Vandalia Christian School

An Excellent Article on Replacing a Beloved Choir Teacher

I recently found this blog post on replacing a popular choir teacher. This squares with my own experience during my first year of teaching. I succeeded an extremely popular and experienced director. Everyone adored him. He was able to get good sounds out of his groups, and he was just plain likable. He never met a stranger. You couldn’t not like him.

He and I were exact opposites. I was tall. He was short. I was an introvert. He was an extrovert. I was fresh out of school. He had several years of experience and was headed toward a doctoral program. I had big shoes to fill (metaphorically speaking, of course).

Students are not the most forgiving to a wet-behind-the-ears teacher when they have sat under a popular, talented, and experienced teacher. I found this to be the case with me. I struggled to find my stride. I probably would have quit except that, like many Snyders before me, I am very stubborn. We don’t like to give up.

Thankfully, I also taught a wonderful grade of youngsters who never had him as a teacher. They loved me and treated me kindly. I owe a lot to that grade. They kept me sane.

After several years, the music program was more or less mine. If you are replacing a beloved choral teacher, please be patient. It will get better in time.

A Day in the Life of a Choir Camp Singer

August 10-13 will be my last choir camp of the summer. We host it in Detroit. If interested, please sign up. We’d love to see you there!

Last Thursday, I completed my second of three choir camps. It went well. The kids enjoyed their time and learned much. We held a little reception afterwards, which provided a great opportunity for kids and parents to mingle and say their goodbyes.

I am giving you in this post a brief snapshot into our choir camp day. Before we begin, I want to thank my coworker from Vandalia Christian School, Marla Young, for the trial and error that made this schedule actually work. Those early choir camps were good times.

Camp Songs

It’s not camp if you don’t have camp songs. We always start the week with My Bonnie Lies over the Ocean (a classic).

We also play a game with this song. Singing and playing are important.

Mystery Show and Tell

We always give some mystery to the kids need to solve overnight. Since my theme is music around the world, the kids try to find the mystery country based on clues I give them. They earn bonus points if they bring in some fact or object to tell the group.


You can’t have camp without games! We play several over the week.

Choir Rehearsal

The kids learn more difficult songs than the silly camp songs they sang at the beginning. These choir songs are meant to teach them how to sing, work together, and hold their own part. This can be tricky. You need

  • Songs the singers can learn and perform well in four days.
  • A good assortment of songs-variety in melodies, major and minor tonalities, etc.
  • Variety in tempo and energy.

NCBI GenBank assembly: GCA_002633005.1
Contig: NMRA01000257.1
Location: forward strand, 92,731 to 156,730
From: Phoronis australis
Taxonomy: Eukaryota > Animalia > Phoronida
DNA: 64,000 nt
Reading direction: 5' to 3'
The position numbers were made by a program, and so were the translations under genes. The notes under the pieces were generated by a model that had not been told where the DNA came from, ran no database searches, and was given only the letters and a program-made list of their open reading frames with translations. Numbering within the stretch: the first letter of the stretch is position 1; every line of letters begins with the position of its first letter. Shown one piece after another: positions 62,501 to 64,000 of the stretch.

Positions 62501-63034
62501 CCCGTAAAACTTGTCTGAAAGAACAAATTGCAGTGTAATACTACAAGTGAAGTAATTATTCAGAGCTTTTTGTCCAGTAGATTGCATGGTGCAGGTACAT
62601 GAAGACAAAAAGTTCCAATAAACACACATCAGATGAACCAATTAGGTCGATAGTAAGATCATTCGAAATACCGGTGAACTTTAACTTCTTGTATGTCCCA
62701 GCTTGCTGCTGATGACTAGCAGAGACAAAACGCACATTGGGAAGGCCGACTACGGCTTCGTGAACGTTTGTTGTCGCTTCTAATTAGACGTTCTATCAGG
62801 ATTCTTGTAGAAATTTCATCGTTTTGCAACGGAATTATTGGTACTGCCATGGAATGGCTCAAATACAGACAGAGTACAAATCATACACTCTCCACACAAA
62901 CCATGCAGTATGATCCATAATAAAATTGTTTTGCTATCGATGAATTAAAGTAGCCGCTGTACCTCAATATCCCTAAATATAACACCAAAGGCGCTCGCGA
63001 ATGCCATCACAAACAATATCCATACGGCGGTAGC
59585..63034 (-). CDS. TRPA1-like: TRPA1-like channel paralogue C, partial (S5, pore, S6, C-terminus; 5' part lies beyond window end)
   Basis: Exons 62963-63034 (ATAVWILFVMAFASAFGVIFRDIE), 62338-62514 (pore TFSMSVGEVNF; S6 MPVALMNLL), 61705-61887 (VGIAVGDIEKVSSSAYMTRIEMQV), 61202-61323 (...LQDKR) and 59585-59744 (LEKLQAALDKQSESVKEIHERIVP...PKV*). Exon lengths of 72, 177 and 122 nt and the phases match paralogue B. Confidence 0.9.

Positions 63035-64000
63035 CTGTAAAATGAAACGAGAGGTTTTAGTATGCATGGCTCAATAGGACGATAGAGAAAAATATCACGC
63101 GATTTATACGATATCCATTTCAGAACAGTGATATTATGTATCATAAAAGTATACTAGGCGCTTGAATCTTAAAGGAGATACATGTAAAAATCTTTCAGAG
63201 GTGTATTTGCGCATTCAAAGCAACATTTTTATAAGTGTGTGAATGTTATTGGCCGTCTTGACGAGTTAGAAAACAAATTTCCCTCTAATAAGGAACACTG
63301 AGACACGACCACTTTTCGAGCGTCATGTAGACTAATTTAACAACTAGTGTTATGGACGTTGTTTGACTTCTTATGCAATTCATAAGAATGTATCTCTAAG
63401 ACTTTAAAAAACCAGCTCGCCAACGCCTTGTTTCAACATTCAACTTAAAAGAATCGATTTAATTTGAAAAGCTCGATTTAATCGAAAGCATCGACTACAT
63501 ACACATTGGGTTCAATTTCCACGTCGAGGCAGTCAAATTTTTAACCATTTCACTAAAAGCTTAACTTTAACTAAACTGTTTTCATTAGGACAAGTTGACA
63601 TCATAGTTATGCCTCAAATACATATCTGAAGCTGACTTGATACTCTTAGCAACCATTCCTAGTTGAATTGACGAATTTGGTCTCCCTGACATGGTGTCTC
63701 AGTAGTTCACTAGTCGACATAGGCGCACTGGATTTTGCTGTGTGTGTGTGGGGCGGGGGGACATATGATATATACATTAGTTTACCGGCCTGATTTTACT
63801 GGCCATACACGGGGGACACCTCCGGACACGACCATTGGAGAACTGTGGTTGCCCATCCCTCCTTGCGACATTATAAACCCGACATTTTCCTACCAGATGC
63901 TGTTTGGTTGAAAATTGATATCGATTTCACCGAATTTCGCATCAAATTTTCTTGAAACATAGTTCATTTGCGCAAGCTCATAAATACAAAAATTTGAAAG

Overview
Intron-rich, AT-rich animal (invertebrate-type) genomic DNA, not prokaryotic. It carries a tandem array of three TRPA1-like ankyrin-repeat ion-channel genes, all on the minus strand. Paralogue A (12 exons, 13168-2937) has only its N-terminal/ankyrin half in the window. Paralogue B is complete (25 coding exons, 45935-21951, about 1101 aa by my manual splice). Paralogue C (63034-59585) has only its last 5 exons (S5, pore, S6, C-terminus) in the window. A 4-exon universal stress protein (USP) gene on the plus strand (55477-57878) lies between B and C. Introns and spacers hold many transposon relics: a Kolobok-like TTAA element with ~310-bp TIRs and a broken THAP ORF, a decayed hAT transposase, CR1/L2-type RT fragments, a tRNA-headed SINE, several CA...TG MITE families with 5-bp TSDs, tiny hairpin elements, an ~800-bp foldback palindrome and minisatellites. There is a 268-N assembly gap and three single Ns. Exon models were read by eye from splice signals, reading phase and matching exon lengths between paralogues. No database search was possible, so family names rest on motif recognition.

This year, we sang songs from Australia, Brazil, Germany, and Israel. Some are happy, fast songs. One is a lullaby. I usually sneak at least one classical piece into the mix. Too often, people try to sell classical music to kids. Just teach the music, and let them decide if they like it or not. If you refrain from telling kids they shouldn’t like classical music, they might actually like it!


The singers work hard, so they need a break. This is non-directed, and allows the children to play and form friendships with other kids.

Music Listening

I’ve already written a post about this here.


Choir Rehearsal

This is a second, shorter rehearsal.

Music Reading

I take a little time to teach them music-reading skills. We go over some basic rhythms and solfege. They get points if they practice before the next day.


The kids’ brains are about fried anyway. Finish the day with games!


The kids go back into the rehearsal room. We talk about what is due the next day and any other announcements that need to be made.

This is my schedule for most choir camp days. I found that it works, and works well. Others have their own schedules. You’ll discover that not every schedule works for every person, just like not every teaching style works for every teacher. Take what works for you, and fill in the blanks.

From the Ground up: How Youth Choirs Are Like Baseball Teams

I’m going to make a confession: I am not the biggest fan of baseball—way too much stoppage. I like sports that move. I played soccer for 6 years during my middle and high school years, but even that sport doesn’t move fast enough for me. I enjoy watching kickboxing, boxing, MMA, etc. I can also stand to watch volleyball.

Back in my school-teaching days, I decided to watch the Varsity baseball team play a game. Sports games are good times to mingle with folks. My theory is that this is the primary reason for sports: they give people an excuse to socialize.

I began talking to a fellow teacher during the baseball game. He made a statement that struck me as odd, but made sense the more I thought about it. He said that the kids had to start baseball in little league, otherwise, they were behind.

His point was that good baseball players have been playing since they were young. They have to train and train and train. Thousands of hours of practice go into creating one great baseball player.

I began to think of other similarities between baseball teams and youth choirs. Contrary to popular opinion, there are some. Here are some that I have thought of.

  1. It takes years of training to develop talent.
  2. There is an emphasis on building talent.
  3. People see the finished product, but they don’t know what goes into it.

Training Choirs Takes Time

When I direct choirs, I don’t see them as separate groups. I view them as stages of the same product I am trying to develop. My end-product is good musicians who sing. That is what I am trying to create.

This philosophy has worked well with my different jobs. When I taught at a school, I taught from third grade to twelfth grade general and choral music. This provided a unique opportunity to organize a program from the ground up.